A potentially divergant continuity established by Big Finish's audio plays has the Third Doctor returning to the planet again in the Companion Chronicles story The Prisoner of Peladon, which features David Troughton reprising his role as King Peladon.

The Fifth Doctor returns to Peladon in the Big Finish audio play The Bride of Peladon. This story has a number of thematic similarities with the original Peladon story, and features the departure of the character Erimem.

Production[edit]

The mineral was named Trisilicate because Barry Letts saw it listed on the back of a tube of Boots Toothpaste as one of the ingredients.[1]

Cast notes[edit]

The character played by Roy Evans is credited as 'Miner' on-screen, but is named as Rima in dialogue – and is also credited as such in the Radio Times.

Both Alan Bennion and Sonny Caldinez had regularly appeared as Ice Warriors in their previous appearances, with Bennion playing different "Ice Lord" characters in both The Seeds of Death and The Curse of Peladon, while Caldinez had appeared in all three preceding Ice Warrior serials. Additionally, Caldinez had played the mute Kemel in The Evil of the Daleks.

Broadcast and reception[edit]

Serial details by episode
Episode Broadcast date Run time Viewers
(in millions)
Archive
"Part One" 23 March 1974 (1974-03-23) 24:59 9.2 PAL 2" colour videotape
"Part Two" 30 March 1974 (1974-03-30) 23:26 6.8 PAL 2" colour videotape
"Part Three" 6 April 1974 (1974-04-06) 24:47 7.4 PAL 2" colour videotape
"Part Four" 13 April 1974 (1974-04-13) 24:50 7.2 PAL 2" colour videotape
"Part Five" 20 April 1974 (1974-04-20) 23:56 7.5 PAL 2" colour videotape
"Part Six" 27 April 1974 (1974-04-27) 23:48 8.1 PAL 2" colour videotape
[2][3][4]

In The Television Companion (1998), David J. Howe and Stephen James Walker noted that the serial failed to be a fresh sequel to The Curse of Peladon because it simply carried many of the same characters and story points, and that it was also unlikely that the some of the same characters would still appear fifty years later. They also wrote that the story "drags awfully," and, aside from the Ice Warriors, they criticised the supporting characters.[5] In 2010, Mark Braxton of Radio Times said that there was a prevailing sense of déjà vu throughout The Monster of Peladon. While he noted that story had its moments, he criticised the casting and felt that Pertwee and Sladen continued to lack rapport.[6] DVD Talk's John Sinnott gave the serial three out of five stars, feeling that the shift in tone halfway through kept interest while the plot was similar and the subplots were repetitive.[7]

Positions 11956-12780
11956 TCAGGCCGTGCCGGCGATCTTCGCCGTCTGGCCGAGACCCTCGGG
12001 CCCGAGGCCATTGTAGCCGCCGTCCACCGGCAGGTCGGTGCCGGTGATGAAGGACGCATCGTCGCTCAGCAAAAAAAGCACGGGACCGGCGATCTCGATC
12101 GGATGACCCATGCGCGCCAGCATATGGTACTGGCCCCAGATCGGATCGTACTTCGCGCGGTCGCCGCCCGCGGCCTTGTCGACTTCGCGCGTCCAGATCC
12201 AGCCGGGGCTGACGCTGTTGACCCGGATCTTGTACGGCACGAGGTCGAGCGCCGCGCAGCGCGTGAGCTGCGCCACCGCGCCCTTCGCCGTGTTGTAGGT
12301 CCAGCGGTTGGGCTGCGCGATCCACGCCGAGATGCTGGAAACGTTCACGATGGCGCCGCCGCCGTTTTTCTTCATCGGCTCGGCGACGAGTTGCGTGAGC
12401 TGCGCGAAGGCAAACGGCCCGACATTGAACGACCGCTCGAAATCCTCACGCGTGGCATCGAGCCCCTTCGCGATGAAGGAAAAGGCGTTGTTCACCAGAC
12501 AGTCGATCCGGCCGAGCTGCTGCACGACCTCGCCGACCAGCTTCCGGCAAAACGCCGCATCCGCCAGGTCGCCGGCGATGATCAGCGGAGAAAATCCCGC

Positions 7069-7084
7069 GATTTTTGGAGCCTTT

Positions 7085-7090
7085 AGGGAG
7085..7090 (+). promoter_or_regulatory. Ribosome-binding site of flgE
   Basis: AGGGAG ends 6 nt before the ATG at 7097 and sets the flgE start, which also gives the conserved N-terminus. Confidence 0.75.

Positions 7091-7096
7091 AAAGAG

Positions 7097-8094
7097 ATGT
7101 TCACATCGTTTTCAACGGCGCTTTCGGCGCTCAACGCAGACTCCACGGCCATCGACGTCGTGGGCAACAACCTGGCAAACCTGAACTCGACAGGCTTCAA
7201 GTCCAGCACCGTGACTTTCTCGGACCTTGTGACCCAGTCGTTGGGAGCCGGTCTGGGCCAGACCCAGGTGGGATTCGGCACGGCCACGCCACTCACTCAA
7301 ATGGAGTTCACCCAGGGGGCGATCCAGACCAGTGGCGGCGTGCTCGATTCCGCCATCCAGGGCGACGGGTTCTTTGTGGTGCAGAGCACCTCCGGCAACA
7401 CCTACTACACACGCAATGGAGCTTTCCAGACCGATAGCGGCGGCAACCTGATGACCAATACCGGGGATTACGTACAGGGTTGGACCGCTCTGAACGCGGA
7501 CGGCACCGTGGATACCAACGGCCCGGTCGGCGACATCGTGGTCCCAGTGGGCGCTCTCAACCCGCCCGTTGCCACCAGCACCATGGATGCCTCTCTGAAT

Commercial releases[edit]

In print[edit]

Doctor Who and the Monster of Peladon
Doctor Who and the Monster of Peladon.jpg
Author Terrance Dicks
Cover artist Steve Kyte
Series Doctor Who book:
Target novelisations
Release number
43
Publisher Target Books
Publication date
4 December 1980
ISBN 0-426-20132-9

A novelisation of this serial, written by Terrance Dicks, was published by Target Books in December 1980.

Home media[edit]

The serial was released on VHS on 27 December 1995. It was released on Audio CD with linking narration by Elisabeth Sladen, on 3 March 2008. The Monster of Peladon was released on DVD on 18 January 2010 in a boxset entitled 'Peladon Tales', along with The Curse of Peladon. This serial was also released as part of the Doctor Who DVD Files in Issue 125 on 16 October 2013.

References[edit]

  1. ^ DVD Commentary of Monster of Peladon
  2. ^ Shaun Lyon et al. (2007-03-31). "The Monster of Peladon". Outpost Gallifrey. Retrieved 2008-08-30. [dead link]
  3. ^ "The Monster of Peladon". Doctor Who Reference Guide. Retrieved 2008-08-30. 
  4. ^ Sullivan, Shannon (2007-08-07). "The Monster of Peladon". A Brief History of Time Travel. Retrieved 2008-08-30. 
  5. ^ Howe, David J & Walker, Stephen James (1998). Doctor Who: The Television Companion (1st ed. ed.). London: BBC Books. ISBN 978-0-563-40588-7. 
  6. ^ Braxton, Mark (21 March 2010). "Doctor Who: The Monster of Peladon". Radio Times. Retrieved 16 March 2013. 
  7. ^ Sinnott, John (30 March 2010). "Doctor Who: The Monster of Peladon". DVD Talk. Retrieved 16 March 2013. 

External links[edit]

Fan reviews
Target novelisation